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I have a code:

foreach (var idObject in ids)
{
    var parsedIDs = ParseId(idObject.id);

    var integers = new Dictionary<string, int>() { { "model_id", model }, { "year", 2010 }, { "quarter", 1 }, { "month", 1 }, { "rows", rows }, { "page", page } };
    var strings = new Dictionary<string, string>() { { "gr_str", "" }, { "row_id", "" }, { "sidx", sidx }, { "sord", sord } };
    var additionals = new Dictionary<string, object>() { { "rowid", idObject.id },
                                {"contr_group_id_e", parsedIDs[0]},
                                {"nomencl_group_set1_id_e", parsedIDs[1]},
                                {"nomencl_group_set2_id_e", parsedIDs[2]},
                                {"workshop_id_e", parsedIDs[3]},
                                {"unit_meas_id_e", parsedIDs[4]},
                                {"plant_id_e", parsedIDs[5]} };

    foreach (var datePair in queryDates)
    {
        additionals["begin_date_e"] = datePair.Key;
        additionals["end_date_e"] = datePair.Value;

        var parameters = InitParams(integers, strings, additionals).ToArray();

        var lastTimestamp = DateTime.Now;

        var queryResults = ModelEntities.ExecuteStoreQuery<ReadyProductIndexes>(Queries.SaleIndexGetRowByID, "Sale", MergeOption.NoTracking, parameters).ToList();

        Debug.WriteLine("TIme: " + (DateTime.Now - lastTimestamp).TotalSeconds);
    }

    Debug.WriteLine("rowid " + idObject.id);
}

There is a problem - on the first foreach step everything works fine, but on the second and other query began to work very slow (e. g. 0.2 seconds on the first step and 8 second on the second).

What's wrong in my code?

EDIT: I've tryed to use MS SQL profiler, and there is some interesting thing - Profiler shows 8 sec duration of request, but when I tryed to run request from Profiler manually, it runs fast. That is strange.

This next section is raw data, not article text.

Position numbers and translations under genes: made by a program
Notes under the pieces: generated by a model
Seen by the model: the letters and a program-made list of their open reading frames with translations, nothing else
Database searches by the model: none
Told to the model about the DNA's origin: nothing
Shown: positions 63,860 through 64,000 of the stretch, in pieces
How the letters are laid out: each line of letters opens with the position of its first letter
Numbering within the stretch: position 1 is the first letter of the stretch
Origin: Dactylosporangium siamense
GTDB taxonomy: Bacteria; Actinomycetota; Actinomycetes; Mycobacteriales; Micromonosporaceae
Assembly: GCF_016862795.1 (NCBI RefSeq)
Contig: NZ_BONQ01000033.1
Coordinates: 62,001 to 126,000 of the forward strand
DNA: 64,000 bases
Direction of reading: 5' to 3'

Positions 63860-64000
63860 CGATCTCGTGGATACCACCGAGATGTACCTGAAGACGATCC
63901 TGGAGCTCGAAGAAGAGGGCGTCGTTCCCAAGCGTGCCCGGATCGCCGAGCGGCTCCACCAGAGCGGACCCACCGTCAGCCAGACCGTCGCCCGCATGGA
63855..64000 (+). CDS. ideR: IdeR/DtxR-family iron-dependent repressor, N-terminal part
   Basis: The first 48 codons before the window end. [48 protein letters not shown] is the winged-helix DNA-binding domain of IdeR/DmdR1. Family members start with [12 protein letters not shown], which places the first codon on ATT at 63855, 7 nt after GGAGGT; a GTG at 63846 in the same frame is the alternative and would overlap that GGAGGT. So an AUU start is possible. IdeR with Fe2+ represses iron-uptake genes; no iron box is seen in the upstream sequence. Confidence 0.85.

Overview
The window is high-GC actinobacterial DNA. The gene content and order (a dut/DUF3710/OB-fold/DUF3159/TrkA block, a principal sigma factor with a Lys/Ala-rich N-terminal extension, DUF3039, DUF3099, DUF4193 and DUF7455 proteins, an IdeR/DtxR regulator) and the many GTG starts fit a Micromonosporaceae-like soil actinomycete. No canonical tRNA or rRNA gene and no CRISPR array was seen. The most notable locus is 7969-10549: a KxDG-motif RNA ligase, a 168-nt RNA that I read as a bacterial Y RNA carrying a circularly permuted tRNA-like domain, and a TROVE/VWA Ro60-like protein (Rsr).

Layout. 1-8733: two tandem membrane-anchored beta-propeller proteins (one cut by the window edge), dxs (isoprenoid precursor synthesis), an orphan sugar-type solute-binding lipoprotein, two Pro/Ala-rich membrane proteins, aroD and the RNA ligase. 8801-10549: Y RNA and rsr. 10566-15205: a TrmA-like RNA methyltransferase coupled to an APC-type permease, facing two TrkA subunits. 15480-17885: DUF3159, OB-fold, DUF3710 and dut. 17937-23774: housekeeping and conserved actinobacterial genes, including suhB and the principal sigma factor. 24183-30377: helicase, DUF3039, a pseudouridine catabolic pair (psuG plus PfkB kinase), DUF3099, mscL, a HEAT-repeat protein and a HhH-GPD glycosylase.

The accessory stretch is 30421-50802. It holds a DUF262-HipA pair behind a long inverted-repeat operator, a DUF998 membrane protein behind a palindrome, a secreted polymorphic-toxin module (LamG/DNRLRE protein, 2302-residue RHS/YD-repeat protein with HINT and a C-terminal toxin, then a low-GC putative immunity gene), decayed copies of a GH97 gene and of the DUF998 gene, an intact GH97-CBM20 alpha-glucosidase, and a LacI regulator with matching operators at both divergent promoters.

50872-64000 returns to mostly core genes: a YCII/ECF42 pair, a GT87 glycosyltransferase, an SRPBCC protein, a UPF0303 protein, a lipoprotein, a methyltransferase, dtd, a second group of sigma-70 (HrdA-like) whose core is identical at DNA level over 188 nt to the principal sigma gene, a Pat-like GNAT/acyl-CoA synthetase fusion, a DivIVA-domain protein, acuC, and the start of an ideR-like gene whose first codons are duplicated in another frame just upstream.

share|improve this question
1  
Impossible to tell given the lack of code that integrates with this. Where does queryDates come from? How is your context setup? These are the sorts of things we need to know. Are you disposing of your context after each request? –  Simon Whitehead Dec 18 '12 at 10:58
    
No, I'm not disposing context after each iteration. Have a create context on every iteration? –  skayred Dec 18 '12 at 11:22
    
I've updated my question –  skayred Dec 18 '12 at 11:31
    
I would look up entity framework context management information. Chances are a transaction is still open and its being killed after timing out. –  Simon Whitehead Dec 18 '12 at 12:49

2 Answers 2

I think the issue here is a pretty common one, as your EF context grows stuff takes exponentially longer to query. This is because detect changes (which runs on most EF operations) enumerates every object currently tracked by EF. This means if you are tracking thousands of entities it can take quite a bit of time. Its a bit hard to tell from your code sample where this issue is but it fits the pattern very well. I recommend looking at the .Local collection on your DbSets to confirm there are many items tracked.

I wrote a few articles on this which you can read here and here.

The upshot of all of this is that you want to reduce the amount of stuff EF is tracking (by using .AsNoTracking or by calling detect changes less) and your queries should be nice and fast.

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And what is the context in my case? –  skayred Dec 19 '12 at 2:34
    
@skayred ModelEntities –  Luke McGregor Dec 19 '12 at 3:05
up vote 0 down vote accepted

Solved by using OPTION(RECOMPILE) at the end of the query

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I'm going to suggest that this is a hack and you should definitely figure out what's actually going wrong. No one else seems to require this. Definitely look into Context management and compare how you're doing it with how others are (perhaps by looking at what @LukeMcGregor has offered you). –  Simon Whitehead Dec 19 '12 at 3:16

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